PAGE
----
Haftarah Parshat Vayishlah
(The Book of Obadiah)
December 10, 2011
14 Kislev 5772
The book of Obadiah is a one chapter prophecy aimed as retribution at the nation of Edom for the treacheries it perpetrated again the Jewish nation, Judah, when the First Temple was destroyed. It is a prophecy that does not mince words. It speaks of vengeance. Its malice toward this duplicitous nation is tangible, as we note in the following verses: “If thieves were to come to you, marauders by night, they would steal no more than they needed. If vintners came to you, they would surely leave some gleanings. How utterly are you destroyed! How thoroughly searched out (nehpesu) is Esau, how ransacked (niv’u) his hidden treasures (matzpunav). 1:5-6)
The nation of Edom was seen as the descendants of Esau. In the rabbinic period, the negative imagery associated with Esau and Edom was transferred to Rome, the Jews’ arch-enemy at the beginning of the Common Era. The rabbis viewed the Romans as the perpetuators of the behavior they associated with Esau.
The Hassidic tradition, known for its psychological interpretations, represents the latest stage in the development of these associations. In the following teaching, Rabbi Zadok HaCohen from Lublin (19th-20thcentury) links Esau with the Yetzer Hara or evil inclination found in each person: “What distinguishes Esau (the evil inclination in a person) which is hidden even from the person himself? He (it) is like a pig which has one non-kosher characteristic (it does not chew its cud) and one kosher characteristic (it has split hooves). When confronted, he spreads forth his paws to indicate that he is kosher (hiding his non-kosher aspect), until God comes and uncovers (a play on the word – nehpesu) his secrets (even to Esau himself) since no one else is capable of discovering them, as we note in the verse from Obadiah: “How thoroughly searched out (nehpesu) is Esau, how found out are (niv’u) his hidden inclinations (matzpunav).” This verse indicates that a person has inclinations that are hidden from the eyes of ordinary people, requiring God to reveal them since He knows our inner most secrets, especially since people are inclined to fool themselves into thinking that what is wrong in them is really right.” (adapted from Resisei Laylah 18:2 Har Beracha ed. p. 22)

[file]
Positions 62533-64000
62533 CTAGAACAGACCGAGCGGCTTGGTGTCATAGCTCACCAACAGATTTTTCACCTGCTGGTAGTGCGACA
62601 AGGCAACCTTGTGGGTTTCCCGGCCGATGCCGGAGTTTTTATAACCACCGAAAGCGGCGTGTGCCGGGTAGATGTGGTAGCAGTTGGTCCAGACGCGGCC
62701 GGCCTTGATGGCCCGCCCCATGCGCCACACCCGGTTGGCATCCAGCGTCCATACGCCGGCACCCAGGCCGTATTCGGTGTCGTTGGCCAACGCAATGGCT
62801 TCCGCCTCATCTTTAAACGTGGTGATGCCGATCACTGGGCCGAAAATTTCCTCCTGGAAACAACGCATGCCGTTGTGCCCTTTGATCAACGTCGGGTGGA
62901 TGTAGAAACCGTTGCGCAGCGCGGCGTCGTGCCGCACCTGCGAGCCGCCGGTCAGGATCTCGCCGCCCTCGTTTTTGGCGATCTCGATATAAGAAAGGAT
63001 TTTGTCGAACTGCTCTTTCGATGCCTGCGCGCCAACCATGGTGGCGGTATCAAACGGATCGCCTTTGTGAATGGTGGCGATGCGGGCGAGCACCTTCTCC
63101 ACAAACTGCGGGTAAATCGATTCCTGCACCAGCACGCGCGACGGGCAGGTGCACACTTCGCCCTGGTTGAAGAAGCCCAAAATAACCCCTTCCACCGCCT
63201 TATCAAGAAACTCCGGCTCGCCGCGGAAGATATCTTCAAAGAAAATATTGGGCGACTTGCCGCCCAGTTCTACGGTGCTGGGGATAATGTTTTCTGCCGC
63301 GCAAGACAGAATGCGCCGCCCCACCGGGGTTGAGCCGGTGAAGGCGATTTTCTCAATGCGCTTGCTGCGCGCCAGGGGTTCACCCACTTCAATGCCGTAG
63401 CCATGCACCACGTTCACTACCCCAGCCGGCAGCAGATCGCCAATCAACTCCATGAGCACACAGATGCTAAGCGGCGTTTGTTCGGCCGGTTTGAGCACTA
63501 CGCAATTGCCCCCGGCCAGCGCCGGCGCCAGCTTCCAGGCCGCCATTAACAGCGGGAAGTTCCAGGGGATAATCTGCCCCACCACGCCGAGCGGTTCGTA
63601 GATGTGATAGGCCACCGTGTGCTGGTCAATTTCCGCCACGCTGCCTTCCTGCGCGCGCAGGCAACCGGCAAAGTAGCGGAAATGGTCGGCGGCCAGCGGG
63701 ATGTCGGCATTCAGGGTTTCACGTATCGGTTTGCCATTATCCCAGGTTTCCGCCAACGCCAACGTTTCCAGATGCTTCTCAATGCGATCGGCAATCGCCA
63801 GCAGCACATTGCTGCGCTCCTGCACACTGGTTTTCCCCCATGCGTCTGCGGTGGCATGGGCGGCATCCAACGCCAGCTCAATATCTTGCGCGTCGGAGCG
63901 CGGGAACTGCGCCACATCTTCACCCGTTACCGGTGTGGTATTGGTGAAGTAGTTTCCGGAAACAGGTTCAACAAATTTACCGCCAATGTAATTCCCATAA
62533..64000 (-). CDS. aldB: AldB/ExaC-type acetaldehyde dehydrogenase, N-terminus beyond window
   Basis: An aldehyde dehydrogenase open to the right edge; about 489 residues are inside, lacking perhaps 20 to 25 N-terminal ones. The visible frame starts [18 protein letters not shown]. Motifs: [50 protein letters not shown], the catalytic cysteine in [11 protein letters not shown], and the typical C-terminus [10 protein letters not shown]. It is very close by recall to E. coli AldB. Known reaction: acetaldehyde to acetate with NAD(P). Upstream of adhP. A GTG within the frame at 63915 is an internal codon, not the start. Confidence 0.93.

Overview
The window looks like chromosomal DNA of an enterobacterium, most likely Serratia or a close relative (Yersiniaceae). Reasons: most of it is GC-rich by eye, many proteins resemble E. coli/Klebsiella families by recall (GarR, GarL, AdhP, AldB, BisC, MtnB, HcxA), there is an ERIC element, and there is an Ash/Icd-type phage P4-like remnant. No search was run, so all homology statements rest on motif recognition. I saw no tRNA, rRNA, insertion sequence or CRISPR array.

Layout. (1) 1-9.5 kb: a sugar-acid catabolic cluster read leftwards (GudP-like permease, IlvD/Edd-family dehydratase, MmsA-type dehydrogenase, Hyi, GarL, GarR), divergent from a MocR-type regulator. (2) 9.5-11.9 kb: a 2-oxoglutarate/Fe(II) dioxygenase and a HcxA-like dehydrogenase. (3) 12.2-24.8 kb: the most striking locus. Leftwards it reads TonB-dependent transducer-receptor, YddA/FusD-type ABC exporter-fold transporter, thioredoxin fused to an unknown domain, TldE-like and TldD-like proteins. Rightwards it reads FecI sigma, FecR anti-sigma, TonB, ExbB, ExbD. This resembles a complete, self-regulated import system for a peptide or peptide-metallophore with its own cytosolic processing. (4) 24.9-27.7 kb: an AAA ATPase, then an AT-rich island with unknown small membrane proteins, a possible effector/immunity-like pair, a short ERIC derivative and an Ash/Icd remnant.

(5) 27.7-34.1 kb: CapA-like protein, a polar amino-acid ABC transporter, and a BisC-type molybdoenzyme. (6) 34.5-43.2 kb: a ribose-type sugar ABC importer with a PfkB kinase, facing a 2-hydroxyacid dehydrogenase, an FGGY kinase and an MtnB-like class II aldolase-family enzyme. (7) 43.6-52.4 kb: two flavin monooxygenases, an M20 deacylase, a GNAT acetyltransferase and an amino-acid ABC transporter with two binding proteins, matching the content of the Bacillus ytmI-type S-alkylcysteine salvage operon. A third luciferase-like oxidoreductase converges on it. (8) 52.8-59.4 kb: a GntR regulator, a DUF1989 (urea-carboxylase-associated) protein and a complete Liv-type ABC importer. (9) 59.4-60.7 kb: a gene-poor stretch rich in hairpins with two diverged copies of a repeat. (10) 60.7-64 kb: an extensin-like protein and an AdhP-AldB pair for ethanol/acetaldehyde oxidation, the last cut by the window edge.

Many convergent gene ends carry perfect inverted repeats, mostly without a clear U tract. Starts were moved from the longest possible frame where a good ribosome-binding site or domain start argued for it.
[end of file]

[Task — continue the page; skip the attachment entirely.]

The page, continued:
According to this teaching, our greatest enemy in life is inherent in our very nature. We naturally contain an element in our personalities which is duplicitous like Esau of old. It sometimes misleads us into thinking that that which is wrong is really right. It sometimes makes us think we are righteous or kosher when we really are not and it takes uncommon strength to rid ourselves of this character fault. God is the one who gives us the inner strength to turn ourselves around, to recognize our inner duplicity and to become whole again.